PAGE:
Grad Research: Ph.D. students Kerry Knerr and Elissa Underwood inaugural recipients of Les Dames D’Escoffier, Dallas Chapter Endowed Presidential Fellowships in American Studies

Steve Hoelscher; Mary Kimbrough*, Susan Auler*, Kerry Knerr, Elissa Underwood, Tracey Evers*, Marvin Bendele (Executive Director, Foodways Texas). * member of Les Dames D’Escoffier, Dallas Chapter

Steve Hoelscher; Mary Kimbrough*, Susan Auler*, Kerry Knerr, Elissa Underwood, Tracey Evers*, Marvin Bendele (Executive Director, Foodways Texas).
* member of Les Dames D’Escoffier, Dallas Chapter

A hearty congratulations to Ph.D. students Kerry Knerr and Elissa Underwood, who have been named the 2016 recipients of the Les Dames D’Escoffier, Dallas Chapter Endowed Presidential Fellowships in American Studies. Les Dames D’Escoffier of Dallas have offered their generous support of American Studies graduate scholarship at UT on topics relating to food studies.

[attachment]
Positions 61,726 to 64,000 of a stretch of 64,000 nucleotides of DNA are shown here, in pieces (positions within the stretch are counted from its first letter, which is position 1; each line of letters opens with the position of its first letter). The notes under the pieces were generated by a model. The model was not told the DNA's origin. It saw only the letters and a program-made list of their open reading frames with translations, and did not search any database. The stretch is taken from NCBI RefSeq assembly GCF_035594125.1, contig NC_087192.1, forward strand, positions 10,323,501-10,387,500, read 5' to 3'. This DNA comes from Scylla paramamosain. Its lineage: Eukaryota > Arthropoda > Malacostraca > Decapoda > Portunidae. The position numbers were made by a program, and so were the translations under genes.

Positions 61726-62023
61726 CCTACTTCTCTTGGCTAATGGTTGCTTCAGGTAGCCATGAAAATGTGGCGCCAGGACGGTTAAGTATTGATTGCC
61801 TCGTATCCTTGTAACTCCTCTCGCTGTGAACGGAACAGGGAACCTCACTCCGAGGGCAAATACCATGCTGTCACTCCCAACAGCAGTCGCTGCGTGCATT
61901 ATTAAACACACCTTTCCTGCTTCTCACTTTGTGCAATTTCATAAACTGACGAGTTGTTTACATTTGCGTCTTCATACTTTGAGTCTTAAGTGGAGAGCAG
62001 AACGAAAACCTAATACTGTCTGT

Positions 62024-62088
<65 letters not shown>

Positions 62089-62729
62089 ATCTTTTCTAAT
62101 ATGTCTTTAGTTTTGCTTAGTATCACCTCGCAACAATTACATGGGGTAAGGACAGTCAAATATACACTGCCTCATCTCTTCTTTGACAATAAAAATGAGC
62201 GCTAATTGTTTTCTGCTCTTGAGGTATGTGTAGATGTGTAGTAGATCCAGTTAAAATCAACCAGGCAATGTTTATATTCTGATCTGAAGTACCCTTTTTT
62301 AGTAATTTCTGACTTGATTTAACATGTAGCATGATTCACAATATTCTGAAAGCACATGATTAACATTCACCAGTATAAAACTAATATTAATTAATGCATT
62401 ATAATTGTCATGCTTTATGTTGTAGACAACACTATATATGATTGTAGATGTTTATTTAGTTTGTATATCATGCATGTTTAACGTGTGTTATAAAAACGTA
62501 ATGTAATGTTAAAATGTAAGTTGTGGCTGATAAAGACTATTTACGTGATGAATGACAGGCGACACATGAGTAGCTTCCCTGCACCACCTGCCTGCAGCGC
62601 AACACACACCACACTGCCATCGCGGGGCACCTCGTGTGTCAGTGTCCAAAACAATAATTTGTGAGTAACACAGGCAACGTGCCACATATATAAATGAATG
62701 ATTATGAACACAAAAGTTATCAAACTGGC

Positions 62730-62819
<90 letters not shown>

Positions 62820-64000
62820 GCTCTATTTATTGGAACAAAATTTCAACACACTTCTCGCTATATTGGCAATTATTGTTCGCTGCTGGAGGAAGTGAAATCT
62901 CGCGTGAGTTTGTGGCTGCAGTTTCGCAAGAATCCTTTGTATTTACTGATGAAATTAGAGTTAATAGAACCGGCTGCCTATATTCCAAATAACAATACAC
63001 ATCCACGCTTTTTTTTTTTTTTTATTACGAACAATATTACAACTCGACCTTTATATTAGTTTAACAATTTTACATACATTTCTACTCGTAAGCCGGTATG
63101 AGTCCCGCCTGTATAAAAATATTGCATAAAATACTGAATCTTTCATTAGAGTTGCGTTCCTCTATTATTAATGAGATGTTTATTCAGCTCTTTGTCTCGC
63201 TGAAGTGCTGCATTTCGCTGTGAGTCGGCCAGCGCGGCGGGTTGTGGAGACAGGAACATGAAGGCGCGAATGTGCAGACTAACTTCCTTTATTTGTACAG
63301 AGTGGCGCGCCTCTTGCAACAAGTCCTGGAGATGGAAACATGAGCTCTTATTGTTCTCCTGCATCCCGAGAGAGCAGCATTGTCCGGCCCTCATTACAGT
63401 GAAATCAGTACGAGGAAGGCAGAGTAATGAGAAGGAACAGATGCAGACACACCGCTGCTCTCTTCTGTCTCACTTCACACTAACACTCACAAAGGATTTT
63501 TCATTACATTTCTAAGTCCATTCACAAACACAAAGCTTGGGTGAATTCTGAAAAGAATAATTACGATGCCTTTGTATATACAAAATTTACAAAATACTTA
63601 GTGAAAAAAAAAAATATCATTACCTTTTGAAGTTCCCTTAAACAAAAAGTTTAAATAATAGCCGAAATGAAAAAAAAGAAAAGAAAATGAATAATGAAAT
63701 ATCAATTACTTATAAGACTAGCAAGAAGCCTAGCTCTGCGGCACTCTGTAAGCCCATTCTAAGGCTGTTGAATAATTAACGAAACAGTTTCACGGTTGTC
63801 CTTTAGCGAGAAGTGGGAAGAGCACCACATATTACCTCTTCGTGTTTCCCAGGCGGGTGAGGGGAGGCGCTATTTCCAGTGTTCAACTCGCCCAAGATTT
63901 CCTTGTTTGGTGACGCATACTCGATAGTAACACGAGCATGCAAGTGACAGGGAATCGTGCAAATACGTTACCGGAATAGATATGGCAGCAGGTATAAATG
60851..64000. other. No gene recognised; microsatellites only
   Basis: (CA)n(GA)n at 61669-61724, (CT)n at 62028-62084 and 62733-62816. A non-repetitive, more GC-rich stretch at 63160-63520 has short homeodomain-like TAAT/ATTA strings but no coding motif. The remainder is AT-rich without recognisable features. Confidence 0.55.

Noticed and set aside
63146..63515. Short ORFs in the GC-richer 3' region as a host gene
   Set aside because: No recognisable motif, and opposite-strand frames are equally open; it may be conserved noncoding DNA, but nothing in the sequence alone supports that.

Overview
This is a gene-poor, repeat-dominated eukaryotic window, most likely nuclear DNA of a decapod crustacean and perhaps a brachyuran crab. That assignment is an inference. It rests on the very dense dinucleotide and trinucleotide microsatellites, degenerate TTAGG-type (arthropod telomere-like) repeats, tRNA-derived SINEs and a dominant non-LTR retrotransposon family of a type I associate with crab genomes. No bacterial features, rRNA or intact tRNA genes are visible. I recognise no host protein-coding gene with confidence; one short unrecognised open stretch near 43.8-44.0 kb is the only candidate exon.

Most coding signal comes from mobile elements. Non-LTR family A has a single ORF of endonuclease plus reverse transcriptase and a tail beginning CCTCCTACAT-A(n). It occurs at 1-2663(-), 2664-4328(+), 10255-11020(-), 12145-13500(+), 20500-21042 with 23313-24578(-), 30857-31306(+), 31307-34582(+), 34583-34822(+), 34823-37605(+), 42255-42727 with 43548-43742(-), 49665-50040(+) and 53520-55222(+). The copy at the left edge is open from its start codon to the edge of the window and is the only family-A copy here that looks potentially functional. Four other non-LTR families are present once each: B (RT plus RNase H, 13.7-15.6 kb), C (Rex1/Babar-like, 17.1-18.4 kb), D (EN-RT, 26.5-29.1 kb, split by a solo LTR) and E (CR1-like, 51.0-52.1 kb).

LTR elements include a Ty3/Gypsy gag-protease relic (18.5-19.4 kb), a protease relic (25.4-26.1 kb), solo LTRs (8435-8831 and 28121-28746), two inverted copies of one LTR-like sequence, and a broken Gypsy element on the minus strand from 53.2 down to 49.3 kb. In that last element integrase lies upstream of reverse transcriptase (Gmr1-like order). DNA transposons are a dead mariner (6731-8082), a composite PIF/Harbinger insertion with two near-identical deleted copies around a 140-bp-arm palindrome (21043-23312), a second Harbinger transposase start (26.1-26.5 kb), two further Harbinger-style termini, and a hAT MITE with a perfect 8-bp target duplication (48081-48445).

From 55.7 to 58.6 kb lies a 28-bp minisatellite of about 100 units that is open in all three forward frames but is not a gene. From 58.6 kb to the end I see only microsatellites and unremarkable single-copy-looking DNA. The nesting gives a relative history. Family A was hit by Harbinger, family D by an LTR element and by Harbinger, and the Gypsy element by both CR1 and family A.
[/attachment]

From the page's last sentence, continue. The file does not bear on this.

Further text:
Kerry Knerr’s project, “Cocktails, Class, and Conspicuous Consumption in the Progressive Era U.S.,” examines the early history of the American cocktail and its entanglement with American cultural imperialism. The project will build upon her master’s report, “In Search of a Good Drink: Punches, Cocktails, and Imperial Consumption,” currently under review at Global Food History. In it Kerry argues that understanding the material aspects of alcohol consumption (what people are doing), through close readings of recipe collections and material cultures of public and home bars, can ground otherwise nebulous discourses (what people are saying) of social movements, gender politics, or class formation. Kerry will conduct research at the National Food and Beverage Foundation in New Orleans, which houses both the Southern Food and Beverage Museum and the Museum of the American Cocktail. There she will analyze menus, published cookbooks or bar manuals, private recipe collections, newspaper clippings, and photographs.